CLOCKWISE FROM BELOW: Mam Tor, Derbyshire; Stonehenge, Wiltshire; Kew Gardens, London; Inveraray Castle, Argyll; RHS Wisley, Surrey; Oxford

PICTURES: VisitBritain/Sam Campey/Stephen Spraggon/Guy Richardson; RHS; Shutterstock

rolling green hills of Dovedale, hike or cycle along the Tissington Trail, or take in the scenery from one of the best viewpoints in the area at the top of Mam Tor. If it’s your first foray into walking holidays, try a specialist such as HF Holidays, which has self-guided options or breaks aimed at families, and can provide detailed maps, notes and tips such as where to find the best tea rooms (or pubs!) en route. Ring of Kerry: Ireland’s most famous driving route is the Ring of Kerry, a 110-mile journey through some of the prettiest stretches of southwest Ireland. The scenery is as enchanting as you’d expect of the Emerald Isle, passing through the rugged green landscapes of Killarney National Park; the wild, sandy shore of Rossbeigh Strand; and the stunning mountain pass of Moll’s Gap, overlooked by the MacGillycuddy’s Reeks range.

BEST FOR… HISTORY Stonehenge: It’s one of the world’s most famous prehistoric monuments, with roots as early as 5,000BC and a unique stone circle dating from the Neolithic period, around 2,500BC. Walking alongside those standing stones, imagining the effort it took to get them there and the lives of the people who might have come here to worship their ancestors or watch sunrise at the summer solstice – depending on which theory you

28 19 MARCH 2020

Sir Clough

Williams-Ellis drew inspiration from the architecture of the Riviera to plan rows of houses in rainbow shades and ornamental gardens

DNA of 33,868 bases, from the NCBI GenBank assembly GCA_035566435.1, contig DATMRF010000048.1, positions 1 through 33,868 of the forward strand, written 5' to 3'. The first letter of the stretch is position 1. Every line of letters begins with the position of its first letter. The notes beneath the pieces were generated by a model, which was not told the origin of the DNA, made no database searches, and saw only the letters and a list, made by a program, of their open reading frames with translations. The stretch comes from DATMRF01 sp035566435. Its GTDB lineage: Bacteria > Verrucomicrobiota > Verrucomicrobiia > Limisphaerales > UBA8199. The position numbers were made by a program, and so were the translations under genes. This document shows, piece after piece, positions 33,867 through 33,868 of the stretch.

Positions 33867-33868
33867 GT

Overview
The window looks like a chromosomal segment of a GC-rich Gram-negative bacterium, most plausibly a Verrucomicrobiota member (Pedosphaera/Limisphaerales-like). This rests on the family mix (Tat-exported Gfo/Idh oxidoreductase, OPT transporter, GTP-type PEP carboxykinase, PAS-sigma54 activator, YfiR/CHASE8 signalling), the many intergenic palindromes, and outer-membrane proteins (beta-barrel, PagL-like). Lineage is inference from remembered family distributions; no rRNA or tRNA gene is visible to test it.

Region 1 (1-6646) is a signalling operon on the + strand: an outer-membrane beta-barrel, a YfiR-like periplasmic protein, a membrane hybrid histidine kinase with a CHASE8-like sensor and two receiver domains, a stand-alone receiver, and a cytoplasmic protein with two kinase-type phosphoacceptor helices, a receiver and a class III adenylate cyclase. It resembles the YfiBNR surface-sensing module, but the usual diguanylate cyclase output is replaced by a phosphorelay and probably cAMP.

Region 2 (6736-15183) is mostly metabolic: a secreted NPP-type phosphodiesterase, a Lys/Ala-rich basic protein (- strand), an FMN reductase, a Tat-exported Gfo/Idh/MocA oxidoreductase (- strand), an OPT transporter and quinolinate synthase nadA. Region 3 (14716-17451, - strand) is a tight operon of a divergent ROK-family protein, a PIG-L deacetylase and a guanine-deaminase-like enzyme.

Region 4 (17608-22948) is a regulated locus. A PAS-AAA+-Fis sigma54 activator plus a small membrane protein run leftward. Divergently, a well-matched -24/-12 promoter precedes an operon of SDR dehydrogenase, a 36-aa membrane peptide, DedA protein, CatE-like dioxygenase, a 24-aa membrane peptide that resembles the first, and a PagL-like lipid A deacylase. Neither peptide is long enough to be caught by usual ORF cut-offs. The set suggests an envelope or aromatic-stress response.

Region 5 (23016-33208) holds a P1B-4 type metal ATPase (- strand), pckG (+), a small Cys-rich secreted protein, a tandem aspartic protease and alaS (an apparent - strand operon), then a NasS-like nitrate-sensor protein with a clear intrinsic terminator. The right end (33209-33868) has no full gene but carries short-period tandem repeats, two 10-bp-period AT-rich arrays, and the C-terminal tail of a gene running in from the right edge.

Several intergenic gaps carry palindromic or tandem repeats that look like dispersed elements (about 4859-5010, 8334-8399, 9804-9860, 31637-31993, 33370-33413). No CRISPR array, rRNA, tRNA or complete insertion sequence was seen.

subscribe to about why it was built – is a useful reminder of how much history we have on our own doorstep. Oxford: This university city isn’t quite as ancient as Stonehenge, but it can trace its days as a centre of learning back as far as the 11th century, when Henry II put a stop to English gentlemen heading across the channel to study in Paris. Now, its ‘dreaming spires’ draw students, academics and tourists from across the world, and mix traditions such as formal hall dinners and wearing academic gowns with some of the most cutting-edge research around. Look out for Harry Potter filming locations in Christ Church College, the enormous quads of Trinity, and the much-photographed circular science library housed in the Radcliffe Camera building. Portmeirion: This curious little slice of Italy on the fringes of Snowdonia National Park in north Wales was completed in 1926 as the passion project of architect and environmentalist Sir Clough Williams-Ellis. He drew inspiration from the architecture of the Riviera to plan rows of houses in rainbow shades, ornamental gardens with perfectly manicured lawns, and even a campanile redolent of his beloved Italy. Take a stroll along the Quayside, stop for a coffee on the cobbles of Battery Square, and get a selfie by the striking turrets of Castell Deudraeth, once the home of the local MP.

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